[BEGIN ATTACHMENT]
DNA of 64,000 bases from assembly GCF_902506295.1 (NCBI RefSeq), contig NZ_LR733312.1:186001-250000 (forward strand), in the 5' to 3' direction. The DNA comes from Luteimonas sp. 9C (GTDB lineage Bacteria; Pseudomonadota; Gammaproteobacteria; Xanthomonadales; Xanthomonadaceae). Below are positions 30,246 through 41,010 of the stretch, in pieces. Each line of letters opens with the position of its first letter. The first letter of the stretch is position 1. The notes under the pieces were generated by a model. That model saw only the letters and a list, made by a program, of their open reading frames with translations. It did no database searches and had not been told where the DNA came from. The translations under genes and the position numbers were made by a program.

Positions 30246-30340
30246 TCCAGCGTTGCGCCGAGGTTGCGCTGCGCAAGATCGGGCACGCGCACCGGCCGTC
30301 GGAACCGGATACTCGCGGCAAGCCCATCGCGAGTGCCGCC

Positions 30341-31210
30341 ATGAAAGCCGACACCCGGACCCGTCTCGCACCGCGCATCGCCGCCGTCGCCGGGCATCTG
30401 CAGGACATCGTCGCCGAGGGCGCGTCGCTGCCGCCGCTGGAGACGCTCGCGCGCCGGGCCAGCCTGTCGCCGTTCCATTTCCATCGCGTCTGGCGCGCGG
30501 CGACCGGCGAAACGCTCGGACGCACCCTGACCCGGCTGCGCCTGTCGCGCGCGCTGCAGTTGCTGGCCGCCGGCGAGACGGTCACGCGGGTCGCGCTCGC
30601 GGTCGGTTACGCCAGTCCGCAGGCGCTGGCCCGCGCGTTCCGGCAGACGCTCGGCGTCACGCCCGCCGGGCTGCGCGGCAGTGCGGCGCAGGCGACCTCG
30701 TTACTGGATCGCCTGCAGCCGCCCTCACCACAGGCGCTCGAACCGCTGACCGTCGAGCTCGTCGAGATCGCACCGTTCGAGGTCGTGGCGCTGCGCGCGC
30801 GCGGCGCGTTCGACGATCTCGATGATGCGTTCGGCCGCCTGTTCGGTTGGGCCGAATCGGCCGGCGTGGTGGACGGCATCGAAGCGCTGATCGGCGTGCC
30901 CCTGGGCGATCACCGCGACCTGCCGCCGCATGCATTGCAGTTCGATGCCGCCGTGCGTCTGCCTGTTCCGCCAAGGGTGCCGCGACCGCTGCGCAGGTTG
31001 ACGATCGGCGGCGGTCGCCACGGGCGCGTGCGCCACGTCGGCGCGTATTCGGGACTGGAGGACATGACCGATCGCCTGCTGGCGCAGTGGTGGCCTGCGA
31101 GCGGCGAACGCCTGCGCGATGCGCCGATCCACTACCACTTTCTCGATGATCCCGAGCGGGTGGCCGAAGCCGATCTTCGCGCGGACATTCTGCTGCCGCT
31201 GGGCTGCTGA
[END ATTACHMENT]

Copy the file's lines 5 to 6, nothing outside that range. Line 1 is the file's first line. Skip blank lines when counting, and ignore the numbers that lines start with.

Positions 30341-31210
30341 ATGAAAGCCGACACCCGGACCCGTCTCGCACCGCGCATCGCCGCCGTCGCCGGGCATCTG